News that the Canadian Government has revived its World Trade Organization complaint regarding the U.S. Government’s mandatory Country Of Origin Labelling (COOL), legislation has been generally applauded by industry groups and individuals within Canada, but most say the time that will be spent on trying to win the case could be better spent in actual negotiations.
Following meetings this week in Washington with United States Trade Representative Ron Kirk and Commerce Secretary Gary Locke, Canada’s Minister of International Trade Stockwell Day said Canada will move forward with its WTO complaint on COOL.
The COOL law requires U.S. food processor to identify the countries where meat and some fresh produce were produced. Producers and processors in Canada contend that the legislation diminishes their ability to sell into the U.S.
The Canadian Cattlemen’s Association (CCA) welcomed Day’s decision but expressed its disappointment that this step was required. “It is disappointing that we couldn’t reach a solution with the United States — especially since Canada is the top buyer of U.S. agriculture exports year after year. But there really seems to be no other option left for Canada,” said CCA President Brad Wildeman.
The CCA and the Canadian government have worked hard via diplomatic means and advocacy, but it appears achieving resolution to this problem isn’t very high on the U.S. priority list, he said.
“Unfortunately, the Canadian government will have to follow through on this WTO complaint, as it is probably the only sure way to force the U.S. Government to relent on its COOL legislation,” said Martin Rice, executive director for the Canadian Pork Council.
He said it had been hoped the final rule on COOL that was originally published in January would have been put through as is, as it would have allowed the market to operate pretty much as it had and which would not have required any kind of trade action.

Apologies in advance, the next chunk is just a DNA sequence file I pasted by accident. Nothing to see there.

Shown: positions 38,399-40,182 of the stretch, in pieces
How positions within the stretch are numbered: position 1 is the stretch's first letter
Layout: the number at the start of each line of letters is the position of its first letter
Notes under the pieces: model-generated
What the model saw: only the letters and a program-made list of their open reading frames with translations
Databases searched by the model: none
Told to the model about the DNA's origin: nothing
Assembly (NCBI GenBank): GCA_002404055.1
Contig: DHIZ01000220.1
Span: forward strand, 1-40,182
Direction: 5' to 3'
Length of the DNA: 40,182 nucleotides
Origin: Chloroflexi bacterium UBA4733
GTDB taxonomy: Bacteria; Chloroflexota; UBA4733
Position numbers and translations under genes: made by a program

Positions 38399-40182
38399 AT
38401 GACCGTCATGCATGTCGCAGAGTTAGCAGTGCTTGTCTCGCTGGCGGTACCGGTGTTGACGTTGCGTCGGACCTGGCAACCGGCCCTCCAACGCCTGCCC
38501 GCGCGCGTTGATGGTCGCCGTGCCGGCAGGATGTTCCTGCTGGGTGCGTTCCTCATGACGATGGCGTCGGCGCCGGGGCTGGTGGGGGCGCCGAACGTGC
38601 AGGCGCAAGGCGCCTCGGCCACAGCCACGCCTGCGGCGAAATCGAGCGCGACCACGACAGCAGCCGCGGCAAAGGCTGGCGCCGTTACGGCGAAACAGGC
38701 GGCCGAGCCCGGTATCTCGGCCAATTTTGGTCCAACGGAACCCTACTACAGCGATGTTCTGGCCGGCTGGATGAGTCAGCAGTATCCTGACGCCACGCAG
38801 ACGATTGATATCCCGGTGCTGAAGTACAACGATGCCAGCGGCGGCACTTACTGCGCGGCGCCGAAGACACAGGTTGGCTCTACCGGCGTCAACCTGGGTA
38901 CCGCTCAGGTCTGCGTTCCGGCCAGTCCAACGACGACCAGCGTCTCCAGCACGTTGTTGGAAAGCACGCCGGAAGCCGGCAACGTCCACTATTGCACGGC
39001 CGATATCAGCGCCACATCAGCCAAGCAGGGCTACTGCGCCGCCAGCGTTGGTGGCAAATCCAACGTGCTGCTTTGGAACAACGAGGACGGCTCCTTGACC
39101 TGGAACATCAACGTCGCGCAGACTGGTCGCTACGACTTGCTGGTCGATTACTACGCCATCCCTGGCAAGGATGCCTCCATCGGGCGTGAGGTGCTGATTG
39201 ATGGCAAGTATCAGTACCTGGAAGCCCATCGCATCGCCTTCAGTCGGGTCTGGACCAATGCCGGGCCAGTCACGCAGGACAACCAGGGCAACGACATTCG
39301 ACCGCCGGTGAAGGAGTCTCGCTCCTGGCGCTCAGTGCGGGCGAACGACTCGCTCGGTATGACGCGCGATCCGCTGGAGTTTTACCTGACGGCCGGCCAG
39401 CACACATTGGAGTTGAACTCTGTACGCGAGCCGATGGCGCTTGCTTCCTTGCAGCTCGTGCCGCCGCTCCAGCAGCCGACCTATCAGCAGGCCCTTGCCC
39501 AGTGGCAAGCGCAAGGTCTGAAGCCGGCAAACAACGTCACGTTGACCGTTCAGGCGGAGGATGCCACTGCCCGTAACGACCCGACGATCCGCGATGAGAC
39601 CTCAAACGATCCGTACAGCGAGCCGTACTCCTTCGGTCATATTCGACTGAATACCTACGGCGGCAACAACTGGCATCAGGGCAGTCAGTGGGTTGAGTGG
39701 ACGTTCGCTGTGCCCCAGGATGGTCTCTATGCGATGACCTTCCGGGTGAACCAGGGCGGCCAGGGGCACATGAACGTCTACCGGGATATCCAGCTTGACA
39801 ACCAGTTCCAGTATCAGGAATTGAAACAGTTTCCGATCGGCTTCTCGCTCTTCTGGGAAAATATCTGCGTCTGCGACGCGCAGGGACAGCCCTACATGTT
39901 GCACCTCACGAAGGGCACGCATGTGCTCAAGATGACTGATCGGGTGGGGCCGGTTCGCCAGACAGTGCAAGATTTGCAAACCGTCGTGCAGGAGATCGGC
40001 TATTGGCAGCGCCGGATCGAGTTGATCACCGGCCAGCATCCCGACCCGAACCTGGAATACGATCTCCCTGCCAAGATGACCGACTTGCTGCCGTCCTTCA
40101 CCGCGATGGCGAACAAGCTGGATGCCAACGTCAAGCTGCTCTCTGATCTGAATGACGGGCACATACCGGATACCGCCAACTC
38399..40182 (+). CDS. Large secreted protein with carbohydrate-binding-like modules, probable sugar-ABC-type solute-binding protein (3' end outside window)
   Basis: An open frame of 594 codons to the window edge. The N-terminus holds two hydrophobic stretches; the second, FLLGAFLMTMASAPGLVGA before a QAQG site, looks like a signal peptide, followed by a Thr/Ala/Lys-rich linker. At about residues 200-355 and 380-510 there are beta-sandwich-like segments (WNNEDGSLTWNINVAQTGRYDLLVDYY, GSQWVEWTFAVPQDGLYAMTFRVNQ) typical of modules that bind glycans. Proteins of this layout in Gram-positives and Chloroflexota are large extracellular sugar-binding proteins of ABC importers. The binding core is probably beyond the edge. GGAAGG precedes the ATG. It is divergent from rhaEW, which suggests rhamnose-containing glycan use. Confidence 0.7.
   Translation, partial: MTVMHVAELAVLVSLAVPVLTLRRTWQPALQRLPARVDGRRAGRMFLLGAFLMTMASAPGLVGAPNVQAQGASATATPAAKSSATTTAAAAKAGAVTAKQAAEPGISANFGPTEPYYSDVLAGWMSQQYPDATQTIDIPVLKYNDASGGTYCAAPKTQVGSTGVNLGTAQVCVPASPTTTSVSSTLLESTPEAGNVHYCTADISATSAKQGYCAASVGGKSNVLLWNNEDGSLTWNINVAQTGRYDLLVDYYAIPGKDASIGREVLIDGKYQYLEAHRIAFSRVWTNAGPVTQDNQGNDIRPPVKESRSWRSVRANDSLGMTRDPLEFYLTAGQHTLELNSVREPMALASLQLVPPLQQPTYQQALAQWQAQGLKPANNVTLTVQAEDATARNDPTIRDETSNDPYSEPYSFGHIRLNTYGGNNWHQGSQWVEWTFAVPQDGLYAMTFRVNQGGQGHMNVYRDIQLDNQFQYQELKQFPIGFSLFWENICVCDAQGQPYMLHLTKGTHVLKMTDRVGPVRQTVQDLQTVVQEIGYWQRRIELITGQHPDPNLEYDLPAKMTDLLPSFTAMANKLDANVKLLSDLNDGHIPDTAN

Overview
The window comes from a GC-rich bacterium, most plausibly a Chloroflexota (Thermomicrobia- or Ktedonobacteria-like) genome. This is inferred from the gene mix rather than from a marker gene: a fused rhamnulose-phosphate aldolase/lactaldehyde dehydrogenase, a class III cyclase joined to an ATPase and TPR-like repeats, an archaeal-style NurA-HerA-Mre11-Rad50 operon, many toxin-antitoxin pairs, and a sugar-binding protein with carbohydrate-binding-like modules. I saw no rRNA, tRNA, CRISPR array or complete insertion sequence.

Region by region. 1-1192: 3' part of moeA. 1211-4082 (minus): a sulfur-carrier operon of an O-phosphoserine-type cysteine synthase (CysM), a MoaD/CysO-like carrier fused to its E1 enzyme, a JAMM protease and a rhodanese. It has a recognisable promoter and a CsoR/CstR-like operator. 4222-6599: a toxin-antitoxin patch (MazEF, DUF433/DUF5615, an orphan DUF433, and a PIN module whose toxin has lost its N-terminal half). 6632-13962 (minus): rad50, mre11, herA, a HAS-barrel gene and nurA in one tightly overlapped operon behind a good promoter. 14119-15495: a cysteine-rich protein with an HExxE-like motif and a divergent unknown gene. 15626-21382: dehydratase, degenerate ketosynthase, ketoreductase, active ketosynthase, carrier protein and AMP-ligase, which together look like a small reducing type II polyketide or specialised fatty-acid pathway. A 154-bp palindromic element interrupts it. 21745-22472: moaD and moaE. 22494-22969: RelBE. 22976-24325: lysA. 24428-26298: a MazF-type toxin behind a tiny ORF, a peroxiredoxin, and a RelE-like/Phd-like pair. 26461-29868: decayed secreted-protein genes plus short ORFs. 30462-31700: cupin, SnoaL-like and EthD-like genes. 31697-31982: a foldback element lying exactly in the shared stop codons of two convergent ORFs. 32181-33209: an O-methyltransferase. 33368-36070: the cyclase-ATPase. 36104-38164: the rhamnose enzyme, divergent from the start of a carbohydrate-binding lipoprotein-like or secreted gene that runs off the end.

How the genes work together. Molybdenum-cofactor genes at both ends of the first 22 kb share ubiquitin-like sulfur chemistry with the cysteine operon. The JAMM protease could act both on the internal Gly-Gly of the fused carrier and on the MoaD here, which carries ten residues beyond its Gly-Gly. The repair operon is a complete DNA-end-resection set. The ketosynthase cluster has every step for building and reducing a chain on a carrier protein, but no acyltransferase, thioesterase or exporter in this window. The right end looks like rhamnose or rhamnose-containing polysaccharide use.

“In fact, we would still like to see the Obama Administration make the necessary changes to COOL which would make it less of a trade barrier,” Rice said.
Rice estimated that based on past experiences with WTO complaints, the process will take at least two to four years. The process includes requesting consultations between the two sides, asking for a panel if those consultations don’t satisfy the parties involved, and time to actually set up the panel, Rice said.
“We are likely looking at the fall of 2009 before the Canadian Government will be putting forward its arguments in front of the WTO panel,” Rice said. Then the U.S. government will be able to respond. There will also be an appeal process and there could also be an appeal of the appeal, he said.
The U.S. government, which has already lost cases through the WTO complaint process, has in the past dragged its heels in implementing the changes ordered by the WTO panels which tends to delay the process further unnecessarily, Rice said.
“There is no question that this will be a time-consuming process,” Rice said, but the process is one that will provide Canada some leverage should the U.S. Government be willing to return to the negotiating table to look for solutions.